12 Apr Why Does Alzheimer’s Take Away Ability To Recognize Faces?
MedicalResearch.com Interview with:
Dr. Sven Joubert, PhD
Département de psychologie, Université de Montréal
Centre de recherche Institut universitaire de gériatrie de Montréal (CRIUGM)
MedicalResearch.com: What is the background for this study? What are the main findings?
Dr. Joubert: Difficulties in recognizing familiar people in Alzheimer’s disease have typically been attributed to the underlying memory impairment. There is evidence however that people with Alzheimer’s disease also have difficulties in visual perception. The aim of this study was to determine if people with Alzheimer’s were specifically impaired at face perception. In the current study, people with Alzheimer’s along with healthy seniors were asked to process pictures of faces and cars at both upright and inverted orientation. Results showed that persons with Alzheimer’s disease had a reduced face inversion effect, in other words they had a disproportionate impairment in processing upright relative to inverted faces. This reduced inversion effect in Alzheimer’s disease, which was specific to faces, may reflect a reduced ability in “holistic” processing of faces, in other words the ability to form intergrated and individualized representations of faces based on their local features.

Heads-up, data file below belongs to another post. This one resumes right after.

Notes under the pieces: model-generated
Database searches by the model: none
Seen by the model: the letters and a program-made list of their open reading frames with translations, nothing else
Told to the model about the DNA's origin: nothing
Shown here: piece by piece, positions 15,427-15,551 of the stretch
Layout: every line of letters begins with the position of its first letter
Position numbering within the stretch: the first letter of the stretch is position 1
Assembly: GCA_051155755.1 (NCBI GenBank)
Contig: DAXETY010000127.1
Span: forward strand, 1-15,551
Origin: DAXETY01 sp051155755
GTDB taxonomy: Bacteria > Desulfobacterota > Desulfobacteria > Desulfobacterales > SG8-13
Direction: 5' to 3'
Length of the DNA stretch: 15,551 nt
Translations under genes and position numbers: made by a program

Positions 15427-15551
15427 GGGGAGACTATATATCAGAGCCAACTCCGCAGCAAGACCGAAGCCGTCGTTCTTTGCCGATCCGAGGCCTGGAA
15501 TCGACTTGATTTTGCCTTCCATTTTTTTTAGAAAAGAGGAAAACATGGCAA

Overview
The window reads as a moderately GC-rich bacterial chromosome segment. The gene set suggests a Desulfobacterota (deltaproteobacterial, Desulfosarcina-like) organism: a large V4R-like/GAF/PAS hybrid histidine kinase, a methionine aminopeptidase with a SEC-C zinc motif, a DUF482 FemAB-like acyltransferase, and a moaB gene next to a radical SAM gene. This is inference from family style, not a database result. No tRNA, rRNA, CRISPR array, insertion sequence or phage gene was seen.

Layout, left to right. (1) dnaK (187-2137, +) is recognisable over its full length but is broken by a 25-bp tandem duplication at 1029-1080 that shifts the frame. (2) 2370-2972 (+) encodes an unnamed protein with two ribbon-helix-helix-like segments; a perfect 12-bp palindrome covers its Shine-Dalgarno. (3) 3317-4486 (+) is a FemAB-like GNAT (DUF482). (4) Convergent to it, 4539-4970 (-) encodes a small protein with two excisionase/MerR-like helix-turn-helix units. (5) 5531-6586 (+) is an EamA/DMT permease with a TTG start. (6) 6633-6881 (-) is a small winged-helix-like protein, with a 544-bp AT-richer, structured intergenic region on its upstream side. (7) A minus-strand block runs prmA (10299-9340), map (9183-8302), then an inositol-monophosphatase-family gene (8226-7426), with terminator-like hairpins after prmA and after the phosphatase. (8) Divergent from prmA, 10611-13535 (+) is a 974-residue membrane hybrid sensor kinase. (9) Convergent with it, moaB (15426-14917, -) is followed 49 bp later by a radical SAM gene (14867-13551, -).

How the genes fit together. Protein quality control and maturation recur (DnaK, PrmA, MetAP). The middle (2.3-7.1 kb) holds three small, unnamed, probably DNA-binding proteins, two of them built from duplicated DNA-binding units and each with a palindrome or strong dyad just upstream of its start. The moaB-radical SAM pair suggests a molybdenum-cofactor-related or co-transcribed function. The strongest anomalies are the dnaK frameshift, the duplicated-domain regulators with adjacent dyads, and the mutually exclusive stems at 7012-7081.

MedicalResearch.com: What should clinicians and patients take away from your report?
Dr. Joubert: The current study provides new insights into the nature of the face processing difficulties encountered in Alzheimer’s disease. The take home message is that people with Alzheimer’s disease also have problems in face perception. Knowing this helps to better understand the nature of the cognitive difficulties in the disease.
MedicalResearch.com: What recommendations do you have for future research as a result of this study?
Dr. Joubert: Future studies should continue to investigate:
i) the specific nature of face recognition difficulties in Alzheimer’s disease;
ii) the brain bases of these deficits using neuroimaging; and
iii) to what extent the reduced face inversion effect is related to face recognition difficulties in everyday life.
MedicalResearch.com: Thank you for your contribution to the MedicalResearch.com community.
J Alzheimers Dis. 2016 Feb 26. [Epub ahead of print]
A Qualitative Impairment in Face Perception in Alzheimer’s Disease: Evidence from a Reduced Face Inversion Effect.
Lavallée MM1,2, Gandini D1,2, Rouleau I3,4, Vallet GT1,2, Joannette M1,2, Kergoat MJ5,6, Busigny T7,8, Rossion B8, Joubert S1,2.
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